I discovered, recently, that I'd been right about the air being special out here- but it's not a positive charge. Scientists have proven that a negatively charged ion produces more of an effect on the human body than a positively charged one. It's what we "feel" during a thunderstorm, or a prison gang-bang. Never seen a prison gang-bang? Call me, I'm sure my porn company has a whole series dedicated to them. My generous employers and co-workers gifted me with so many porn DVD's, they are literally propping up our furniture.

But back to Science:

In a laboratory experiment, Scientists pumped positive ions into a test group set up as a party. Nothing happened. Then they pumped in negative ions, and the party started to liven up. One can assume that LA, though all smiles and soap on the surface, is incredibly negative.
All those broken hearts and shattered dreams produce energy. Human Chemical Energy. And it has to go somewhere, so it floats around the atmosphere, creating the electric charge I felt even all those years ago.

Geographically, LA is surrounded by mountains, which only exist to make the weather stupid. The thick layer of smog which hangs like a death shroud over the city prevents any energy from dissipating naturally, and so, like a malevolent ghost, the negative energy lingers, then malingers, bonding to your lungs, entering your bloodstream, and becoming part of you. Possession. The lies and disappointments of 3 million souls is molecularly bonded with yours. Mazel!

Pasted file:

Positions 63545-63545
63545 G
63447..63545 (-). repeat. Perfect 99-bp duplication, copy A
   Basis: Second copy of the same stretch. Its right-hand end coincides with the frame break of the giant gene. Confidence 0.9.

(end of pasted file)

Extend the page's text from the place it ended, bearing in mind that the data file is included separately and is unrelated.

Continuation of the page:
The air is bad out here. What I sensed before was the Energy, and like a kid with a fork poking at a tempting socket, I wanted to be part of something, and I had no idea how painfully destructive it would be. The chemical ghosts of every unsold script, every failed audition, every unfulfilled longing- I breathe it in every second of every day. Now that I'm intimately familiar with LA's unique brand of pain and loneliness, I can taste it all too well.

Ready for more science?

Sharks have special sensors along their bodies that allow them to detect electrical impulses given out by living things. Sharks can also "smell," or sense, blood from 2 miles away.

This LA air is comprised of blood. There's blood in this water. And it scares me.

LA is happy town for Sharks, but I am not a Shark, and I don't ever want to be one. So I spend my days in this bloody, murderous electric air hungry and afraid. I could come out from my hiding place, but the Predators smell weakness 2 miles away. I wear a year of failure like a mouldering open wound on my face.

2 nights ago, I was typing my screenplay, which meant no TV or music was on to muffle the noises of Hollywood. The moon was full and I sat at my desk and listened to the 2nd arrest of the evening outside my barred window. I counted three bottles hurled at the brick walls of my apartment building. Shattered glass mingled with the dog shit and bum urine on the sidewalk I use every day. Several fights broke out along my street, and I heard two drunk women arguing until one cried. And cried. And sat outside my window in the broken glass and shit and urine and cried. One layer of brick away, just on the other side of the wall, I cried with her, for her, for myself. I knew that our anguish would rise up beyond us and join with the growing tempest of negativity, then settle back to earth to re-enter and poison our bodies.

I need a cleansing. I need a cure. I need an acid-proof rain coat. I need a plane ticket. I need to get out of my own head. I need to write the last 10 pages. I need a job.

I don't know what I need. But I know with every breath I take, it's gonna get harder to find it.